The relevance of literature review in signal detection has been confirmed in many studies. For example, Klose et al. presented a relationship between floppy iris syndrome and tamsulin. The authors informed that during the same time period 13 cases were published in the literature, but none were spontaneously reported . Such differences can be related to difficulties in identification and correct classification of some ADRs by consumers/patients. Based on the above example, it can be concluded that some safety concerns have little chance of detection based on spontaneous reports; however, it seems that healthcare professionals are more interested in publishing such reactions than reporting them spontaneously to the health authorities (HA) or marketing authorization holder (MAH) .
The literature is the source of individual case safety reports (ICSRs) and articles containing relevant safety information for inclusion in periodic safety update reports (PSUR) and/or emerging safety issue processes [8, 9]. Many journals are not indexed in the most popular bibliographic databases. Information published in these journals can be a source of significant information relevant for the assessment of the risk-benefit balance. Because of that according to the guideline on good pharmacovigilance practices (GVP): Module VI, the MAH is expected to perform a systematic review of widely used reference databases and monitor scientific publications in local journals in countries where the medicinal products have marketing authorization .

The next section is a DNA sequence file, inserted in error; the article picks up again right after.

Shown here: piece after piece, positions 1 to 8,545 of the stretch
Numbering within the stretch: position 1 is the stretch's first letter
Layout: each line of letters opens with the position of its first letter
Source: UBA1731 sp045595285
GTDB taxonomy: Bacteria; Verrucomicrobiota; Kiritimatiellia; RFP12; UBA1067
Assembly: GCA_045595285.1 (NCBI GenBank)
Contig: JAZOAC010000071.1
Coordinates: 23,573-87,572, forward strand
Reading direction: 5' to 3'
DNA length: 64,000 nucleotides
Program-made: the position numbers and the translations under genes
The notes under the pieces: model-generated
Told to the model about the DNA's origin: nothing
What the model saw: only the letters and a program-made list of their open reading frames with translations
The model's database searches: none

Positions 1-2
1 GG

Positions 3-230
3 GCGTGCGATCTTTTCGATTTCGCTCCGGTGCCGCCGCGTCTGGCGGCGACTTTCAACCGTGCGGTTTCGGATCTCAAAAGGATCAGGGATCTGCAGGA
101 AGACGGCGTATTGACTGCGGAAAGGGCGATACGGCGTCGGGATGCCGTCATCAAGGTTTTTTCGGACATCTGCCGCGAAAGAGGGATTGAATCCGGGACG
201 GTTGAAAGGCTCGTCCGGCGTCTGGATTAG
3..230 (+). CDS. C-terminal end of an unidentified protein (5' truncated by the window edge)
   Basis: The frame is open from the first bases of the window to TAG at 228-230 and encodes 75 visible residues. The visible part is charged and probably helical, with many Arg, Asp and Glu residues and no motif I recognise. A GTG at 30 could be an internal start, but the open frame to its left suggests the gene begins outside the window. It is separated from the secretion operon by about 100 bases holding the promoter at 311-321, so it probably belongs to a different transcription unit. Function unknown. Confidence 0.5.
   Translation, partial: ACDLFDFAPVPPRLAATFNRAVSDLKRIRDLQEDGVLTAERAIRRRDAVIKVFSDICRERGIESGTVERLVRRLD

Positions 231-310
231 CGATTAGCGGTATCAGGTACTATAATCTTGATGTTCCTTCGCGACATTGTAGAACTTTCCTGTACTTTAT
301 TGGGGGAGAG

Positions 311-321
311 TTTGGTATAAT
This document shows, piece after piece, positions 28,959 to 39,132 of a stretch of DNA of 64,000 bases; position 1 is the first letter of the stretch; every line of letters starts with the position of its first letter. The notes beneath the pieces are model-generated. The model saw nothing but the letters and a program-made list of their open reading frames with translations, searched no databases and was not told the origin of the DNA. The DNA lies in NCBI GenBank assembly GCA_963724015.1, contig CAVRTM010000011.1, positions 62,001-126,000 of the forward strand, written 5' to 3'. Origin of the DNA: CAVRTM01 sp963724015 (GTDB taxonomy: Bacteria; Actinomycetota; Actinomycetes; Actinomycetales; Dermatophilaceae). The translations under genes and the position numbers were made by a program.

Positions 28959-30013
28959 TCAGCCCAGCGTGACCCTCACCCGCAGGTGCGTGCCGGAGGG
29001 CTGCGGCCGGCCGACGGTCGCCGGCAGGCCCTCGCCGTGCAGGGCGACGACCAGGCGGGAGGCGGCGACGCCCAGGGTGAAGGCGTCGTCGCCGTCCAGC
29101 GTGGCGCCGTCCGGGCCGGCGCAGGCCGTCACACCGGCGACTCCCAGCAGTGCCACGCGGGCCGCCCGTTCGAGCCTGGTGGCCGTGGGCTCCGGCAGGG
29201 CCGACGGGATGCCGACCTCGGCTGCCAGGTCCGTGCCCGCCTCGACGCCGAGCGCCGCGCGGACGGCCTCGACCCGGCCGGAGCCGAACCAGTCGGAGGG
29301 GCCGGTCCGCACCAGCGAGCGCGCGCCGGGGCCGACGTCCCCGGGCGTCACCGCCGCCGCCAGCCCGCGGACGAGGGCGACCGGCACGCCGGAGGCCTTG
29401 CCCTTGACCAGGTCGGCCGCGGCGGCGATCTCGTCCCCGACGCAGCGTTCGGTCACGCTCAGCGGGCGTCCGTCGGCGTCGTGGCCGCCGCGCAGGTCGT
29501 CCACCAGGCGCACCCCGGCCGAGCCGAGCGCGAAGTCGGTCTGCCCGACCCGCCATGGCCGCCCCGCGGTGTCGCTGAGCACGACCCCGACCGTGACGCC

Based on best knowledge, there has been no previous research comparing the relevance of the systematic review of journals indexed in bibliographic databases and unindexed journals for the signal management process. The main aim of this study was to assess the role of scientific literature in both indexed and unindexed journals and compare the relevance of both in the signal management process.
The study was a retrospective analysis of publicly available data. For the purposes of the study, drugs for which safety signals were evaluated by the European Medicine Agency (EMA) between January 2016 and September 2018 were chosen. Only signals that led to product information (summary of product characteristics, SmPC and/or patient information lLeaflet, PIL) updates were analyzed. The combination of adverse event and drug was classified as a drug event association (DEA) and used for further analysis.
The relevant Pharmacovigilance Risk Assessment Committee (PRAC) recommendations on safety signals published on the EMA website (www.ema.europa.eu) were used to obtain a list of relevant drug international nonproprietary names (INNs) and the Medical Dictionary for Regulatory Activities (MedDRA) terms for each DEA. Preferred terms (PTs) for all signals were matched based on MedDRA version 21.1 for the purpose of line listing reports downloading process (line listing report provides listing of ICSRs for a specific substance and specific MedDRA terms).